Apparently, General Winchester was not one to strictly follow orders. When he arrived near the mouth of the Maumee, he presumed that the British had a very weak line of defense south of Detroit and that he could easily move north and recapture Detroit. At this time, there were few good roads in the marshy area between the Maumee and Detroit. Winter was the best time for an invasion since the land and waterways were frozen.
French settlers from the Windsor and Detroit areas sought to expand their farming area. By 1770, they realized that acreage near present-day Monroe was rich and blessed by a rapidly flowing river that made the location accessible. Indeed, the French knew that productive grape vines lined the waterway, so they named the waterway River Raisin, a name it continues to bear. When General Winchester thought about invading Detroit in early 1813, Monroe was a French settlement known to US residents, not surprisingly, as Frenchtown.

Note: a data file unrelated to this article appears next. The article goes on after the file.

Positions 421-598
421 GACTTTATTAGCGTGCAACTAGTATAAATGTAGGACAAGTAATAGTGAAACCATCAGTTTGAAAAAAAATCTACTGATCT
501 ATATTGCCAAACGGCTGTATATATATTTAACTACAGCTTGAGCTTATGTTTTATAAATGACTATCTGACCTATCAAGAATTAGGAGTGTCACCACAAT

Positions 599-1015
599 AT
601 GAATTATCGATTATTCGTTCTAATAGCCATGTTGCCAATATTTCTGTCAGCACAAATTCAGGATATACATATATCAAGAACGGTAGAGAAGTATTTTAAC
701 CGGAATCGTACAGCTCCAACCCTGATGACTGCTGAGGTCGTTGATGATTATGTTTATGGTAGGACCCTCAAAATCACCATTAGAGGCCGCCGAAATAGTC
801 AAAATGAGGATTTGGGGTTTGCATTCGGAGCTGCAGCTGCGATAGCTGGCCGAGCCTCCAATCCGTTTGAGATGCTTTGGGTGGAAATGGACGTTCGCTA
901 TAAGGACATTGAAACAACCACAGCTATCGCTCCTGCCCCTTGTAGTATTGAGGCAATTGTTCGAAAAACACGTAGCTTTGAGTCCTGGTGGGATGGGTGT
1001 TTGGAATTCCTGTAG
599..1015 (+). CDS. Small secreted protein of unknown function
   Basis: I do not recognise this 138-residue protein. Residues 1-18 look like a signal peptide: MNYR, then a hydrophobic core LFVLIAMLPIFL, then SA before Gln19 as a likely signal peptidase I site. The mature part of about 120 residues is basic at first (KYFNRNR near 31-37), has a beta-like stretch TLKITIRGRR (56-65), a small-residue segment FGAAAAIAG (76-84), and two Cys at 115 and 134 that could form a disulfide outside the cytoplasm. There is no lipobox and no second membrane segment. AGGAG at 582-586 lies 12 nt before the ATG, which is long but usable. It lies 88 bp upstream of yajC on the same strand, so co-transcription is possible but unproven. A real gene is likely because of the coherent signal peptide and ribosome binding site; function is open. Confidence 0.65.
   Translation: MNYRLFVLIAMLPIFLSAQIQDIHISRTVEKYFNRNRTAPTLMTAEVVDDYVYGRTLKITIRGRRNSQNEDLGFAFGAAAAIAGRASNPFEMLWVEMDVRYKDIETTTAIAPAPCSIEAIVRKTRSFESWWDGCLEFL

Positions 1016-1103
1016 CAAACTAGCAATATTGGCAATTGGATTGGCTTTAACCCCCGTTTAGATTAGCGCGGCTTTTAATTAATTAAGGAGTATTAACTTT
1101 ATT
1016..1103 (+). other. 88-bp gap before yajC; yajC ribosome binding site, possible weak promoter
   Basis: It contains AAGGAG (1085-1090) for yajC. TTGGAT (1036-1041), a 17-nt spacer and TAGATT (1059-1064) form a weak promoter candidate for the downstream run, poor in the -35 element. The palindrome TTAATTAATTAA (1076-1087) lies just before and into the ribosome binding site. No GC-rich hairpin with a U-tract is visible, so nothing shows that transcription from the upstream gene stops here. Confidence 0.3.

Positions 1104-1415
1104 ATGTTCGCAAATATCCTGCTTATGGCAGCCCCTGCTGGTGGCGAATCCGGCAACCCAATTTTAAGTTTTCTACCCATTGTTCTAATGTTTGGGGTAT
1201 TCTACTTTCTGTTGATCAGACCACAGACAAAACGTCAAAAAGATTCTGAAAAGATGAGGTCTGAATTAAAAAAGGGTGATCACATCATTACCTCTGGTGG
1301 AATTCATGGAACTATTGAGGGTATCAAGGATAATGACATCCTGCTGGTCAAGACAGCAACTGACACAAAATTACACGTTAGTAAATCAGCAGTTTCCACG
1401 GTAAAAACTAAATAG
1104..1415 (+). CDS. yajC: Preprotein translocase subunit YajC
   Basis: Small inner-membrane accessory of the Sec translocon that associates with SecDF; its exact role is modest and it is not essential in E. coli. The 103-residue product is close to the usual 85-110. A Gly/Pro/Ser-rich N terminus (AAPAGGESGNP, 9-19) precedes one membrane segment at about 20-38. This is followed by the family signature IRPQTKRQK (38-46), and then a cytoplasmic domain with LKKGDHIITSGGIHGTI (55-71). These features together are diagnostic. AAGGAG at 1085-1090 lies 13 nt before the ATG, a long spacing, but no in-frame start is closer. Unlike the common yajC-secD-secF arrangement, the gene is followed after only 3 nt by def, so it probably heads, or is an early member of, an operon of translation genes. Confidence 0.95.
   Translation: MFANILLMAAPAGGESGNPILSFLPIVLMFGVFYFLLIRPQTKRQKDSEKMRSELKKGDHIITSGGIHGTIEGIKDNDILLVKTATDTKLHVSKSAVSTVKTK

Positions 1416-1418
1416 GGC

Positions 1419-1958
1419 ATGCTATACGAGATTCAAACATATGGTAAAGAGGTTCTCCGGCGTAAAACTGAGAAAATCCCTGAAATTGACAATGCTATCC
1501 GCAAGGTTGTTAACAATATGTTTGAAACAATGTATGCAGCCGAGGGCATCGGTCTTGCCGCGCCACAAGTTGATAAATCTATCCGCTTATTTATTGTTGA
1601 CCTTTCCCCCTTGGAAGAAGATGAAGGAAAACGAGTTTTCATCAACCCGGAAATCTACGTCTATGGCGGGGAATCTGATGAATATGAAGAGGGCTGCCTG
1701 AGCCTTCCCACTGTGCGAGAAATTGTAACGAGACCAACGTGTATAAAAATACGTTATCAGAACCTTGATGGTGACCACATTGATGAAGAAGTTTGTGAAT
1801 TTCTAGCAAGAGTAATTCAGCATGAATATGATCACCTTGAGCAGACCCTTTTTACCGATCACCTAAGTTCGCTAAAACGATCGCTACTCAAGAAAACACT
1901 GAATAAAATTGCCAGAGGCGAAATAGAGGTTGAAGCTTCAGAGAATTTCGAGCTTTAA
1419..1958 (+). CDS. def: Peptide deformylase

General Winchester had Colonel William Lewis lead a force of 667 Kentuckians against a small fort near Frenchtown held by 63 British soldiers along with about 200 Potawatomie Indians. Colonel Lewis’ forces attacked on January 18, 1813 and quickly routed their enemy. This was the First Battle of the River Raisin, won by the United States.